“I serve drinks. That’s it.” Micah shrugged. “But I understand if the thought of a dungeon squigs you out.”
“It doesn’t,” he insisted, because it didn’t. But he sure as hell didn’t want this guy thinking he wanted to play. Fucking? Now he’d be all over that. “Will you answer my questions?”
Micah’s brow flicked up. “Will you answer mine?”
And when did this pissing contest start? He was sure it was his fault. Yet it was oddly the most fun he’d had since . . . shit. The accident.
“I’ll see you tonight.” His decision was made before he’d thought about it. Anything was better than another night in his too-quiet apartment. The bottle of Scotch that’d been his friend for the last three weeks was getting old and redundant.
Micah tipped his head and left without another word. The energy in the room seemed to go with him, and Grady dropped into the chair Micah had been using.
“What the hell?” His mind reeled, regrets already mounting. He shouldn’t have antagonized the guy. He should’ve declined his offer. He should’ve refused to meet at the leather bar. He should’ve . . . steered the raft more to the right and missed the damn log.
And should’ves wouldn’t solve a damn thing.
He stared at Finn, the TV droning in the background. What did Micah know about coma patients that he hadn’t already heard or researched?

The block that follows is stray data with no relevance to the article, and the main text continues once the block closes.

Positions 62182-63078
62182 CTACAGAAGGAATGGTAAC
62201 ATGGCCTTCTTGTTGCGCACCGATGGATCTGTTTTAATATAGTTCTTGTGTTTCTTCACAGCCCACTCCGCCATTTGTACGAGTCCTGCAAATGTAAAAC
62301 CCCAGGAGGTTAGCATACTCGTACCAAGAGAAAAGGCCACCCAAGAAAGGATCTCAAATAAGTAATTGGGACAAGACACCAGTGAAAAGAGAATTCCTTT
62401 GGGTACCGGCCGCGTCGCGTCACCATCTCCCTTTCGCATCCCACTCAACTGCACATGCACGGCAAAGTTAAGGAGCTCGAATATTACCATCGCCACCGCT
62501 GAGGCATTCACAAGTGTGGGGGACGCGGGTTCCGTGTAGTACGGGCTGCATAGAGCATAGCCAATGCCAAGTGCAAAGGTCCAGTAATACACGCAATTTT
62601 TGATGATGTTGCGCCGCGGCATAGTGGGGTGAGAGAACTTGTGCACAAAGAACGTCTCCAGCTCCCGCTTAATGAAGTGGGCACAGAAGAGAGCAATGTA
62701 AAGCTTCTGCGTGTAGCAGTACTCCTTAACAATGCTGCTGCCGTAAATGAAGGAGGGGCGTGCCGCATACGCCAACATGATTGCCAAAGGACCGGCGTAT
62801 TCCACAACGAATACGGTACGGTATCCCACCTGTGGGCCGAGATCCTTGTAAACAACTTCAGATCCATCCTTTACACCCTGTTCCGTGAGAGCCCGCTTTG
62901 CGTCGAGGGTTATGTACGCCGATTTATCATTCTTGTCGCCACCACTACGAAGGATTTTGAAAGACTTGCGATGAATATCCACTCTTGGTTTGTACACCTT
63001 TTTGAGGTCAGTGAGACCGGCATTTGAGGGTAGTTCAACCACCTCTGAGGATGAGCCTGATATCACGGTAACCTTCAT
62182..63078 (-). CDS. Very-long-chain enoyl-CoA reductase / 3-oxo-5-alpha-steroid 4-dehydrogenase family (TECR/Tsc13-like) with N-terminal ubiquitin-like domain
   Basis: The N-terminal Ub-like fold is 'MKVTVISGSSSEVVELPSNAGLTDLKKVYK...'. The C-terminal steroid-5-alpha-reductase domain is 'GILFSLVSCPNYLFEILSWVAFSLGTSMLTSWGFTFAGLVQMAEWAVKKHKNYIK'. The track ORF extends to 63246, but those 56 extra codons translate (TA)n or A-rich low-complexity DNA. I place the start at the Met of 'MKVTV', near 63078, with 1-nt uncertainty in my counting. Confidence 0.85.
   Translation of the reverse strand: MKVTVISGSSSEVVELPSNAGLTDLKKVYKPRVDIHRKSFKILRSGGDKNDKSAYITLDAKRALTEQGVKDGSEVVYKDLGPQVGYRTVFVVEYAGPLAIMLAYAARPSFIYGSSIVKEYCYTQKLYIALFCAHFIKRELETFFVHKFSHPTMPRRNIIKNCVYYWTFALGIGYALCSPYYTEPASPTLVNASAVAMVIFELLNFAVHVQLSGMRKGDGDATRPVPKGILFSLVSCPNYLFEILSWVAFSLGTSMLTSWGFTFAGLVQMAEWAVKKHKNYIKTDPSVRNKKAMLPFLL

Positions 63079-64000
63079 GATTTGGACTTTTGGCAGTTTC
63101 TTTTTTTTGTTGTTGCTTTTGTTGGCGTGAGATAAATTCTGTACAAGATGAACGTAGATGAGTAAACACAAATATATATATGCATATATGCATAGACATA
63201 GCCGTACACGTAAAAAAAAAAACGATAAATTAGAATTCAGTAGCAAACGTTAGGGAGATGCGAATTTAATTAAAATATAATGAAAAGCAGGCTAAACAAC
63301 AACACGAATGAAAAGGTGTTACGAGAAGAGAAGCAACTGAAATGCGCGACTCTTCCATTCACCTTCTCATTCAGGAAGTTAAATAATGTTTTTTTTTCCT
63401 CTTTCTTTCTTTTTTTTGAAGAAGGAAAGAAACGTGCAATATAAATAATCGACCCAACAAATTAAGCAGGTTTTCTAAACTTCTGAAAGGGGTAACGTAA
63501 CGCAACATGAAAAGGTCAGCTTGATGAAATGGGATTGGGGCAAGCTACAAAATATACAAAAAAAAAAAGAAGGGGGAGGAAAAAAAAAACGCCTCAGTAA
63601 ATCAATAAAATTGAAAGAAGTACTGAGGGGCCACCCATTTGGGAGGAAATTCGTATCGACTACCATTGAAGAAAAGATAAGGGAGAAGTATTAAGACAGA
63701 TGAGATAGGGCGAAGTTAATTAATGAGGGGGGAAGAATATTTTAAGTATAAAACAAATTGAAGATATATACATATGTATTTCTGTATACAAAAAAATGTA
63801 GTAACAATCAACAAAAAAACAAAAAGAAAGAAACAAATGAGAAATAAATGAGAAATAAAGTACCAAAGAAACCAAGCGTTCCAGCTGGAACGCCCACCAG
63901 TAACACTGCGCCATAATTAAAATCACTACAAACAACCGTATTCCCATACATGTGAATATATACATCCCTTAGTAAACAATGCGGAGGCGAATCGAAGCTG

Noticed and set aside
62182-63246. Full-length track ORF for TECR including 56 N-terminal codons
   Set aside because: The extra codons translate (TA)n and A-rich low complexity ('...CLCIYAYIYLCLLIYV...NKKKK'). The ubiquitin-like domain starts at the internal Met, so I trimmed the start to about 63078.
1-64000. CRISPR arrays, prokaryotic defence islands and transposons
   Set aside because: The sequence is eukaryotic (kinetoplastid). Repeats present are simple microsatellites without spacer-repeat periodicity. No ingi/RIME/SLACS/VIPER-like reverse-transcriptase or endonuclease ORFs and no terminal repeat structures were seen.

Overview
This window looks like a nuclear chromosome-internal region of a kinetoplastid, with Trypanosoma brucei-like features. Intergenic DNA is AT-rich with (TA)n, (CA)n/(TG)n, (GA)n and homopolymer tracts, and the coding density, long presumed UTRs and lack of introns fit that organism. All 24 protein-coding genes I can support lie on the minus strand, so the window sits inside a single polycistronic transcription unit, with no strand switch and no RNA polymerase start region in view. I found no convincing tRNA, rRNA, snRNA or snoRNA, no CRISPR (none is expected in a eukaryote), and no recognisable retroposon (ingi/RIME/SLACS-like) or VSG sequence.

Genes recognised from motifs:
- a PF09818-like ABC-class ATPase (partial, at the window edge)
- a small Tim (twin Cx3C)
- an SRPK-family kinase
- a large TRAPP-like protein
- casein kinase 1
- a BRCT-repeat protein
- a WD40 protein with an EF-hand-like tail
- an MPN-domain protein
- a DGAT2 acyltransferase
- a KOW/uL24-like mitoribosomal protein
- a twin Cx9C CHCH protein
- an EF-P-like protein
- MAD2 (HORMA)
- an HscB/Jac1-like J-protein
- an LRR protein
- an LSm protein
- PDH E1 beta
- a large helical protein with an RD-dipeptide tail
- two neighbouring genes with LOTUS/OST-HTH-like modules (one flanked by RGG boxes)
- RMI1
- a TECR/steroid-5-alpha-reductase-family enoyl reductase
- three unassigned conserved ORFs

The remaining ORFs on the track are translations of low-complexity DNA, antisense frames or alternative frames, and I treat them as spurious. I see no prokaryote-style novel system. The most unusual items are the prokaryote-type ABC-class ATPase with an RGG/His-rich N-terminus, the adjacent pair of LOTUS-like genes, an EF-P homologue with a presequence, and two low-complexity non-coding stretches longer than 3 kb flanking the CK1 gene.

As the responsible agent on Finn’s medical directive—and the only relative who apparently cared about him—Grady had talked to more people than he could count regarding comas. From doctors to therapists, to psychologists, to nonprofit organizations for families of coma victims. Add that to the overload of data he’d hunted down on the Internet and he didn’t know if he could handle any more information.
Especially when there’d been a unanimous agreement on one thing: all patients were different and no one could accurately pinpoint Finn’s outcome or state while he was comatose.
Could Micah really have anything new for Grady? Hope, maybe? A clue? A fuck?
His burst of laughter was filled with the bitterness that threatened to drown him. If Micah could fuck away the self-loathing and guilt that festered within him, he’d willingly offer his ass to the guy. Only he didn’t believe in magic pills or fucks.
Sex was an escape. And he sure as hell didn’t deserve an escape, not when Finn was trapped in a dark hell—because of him.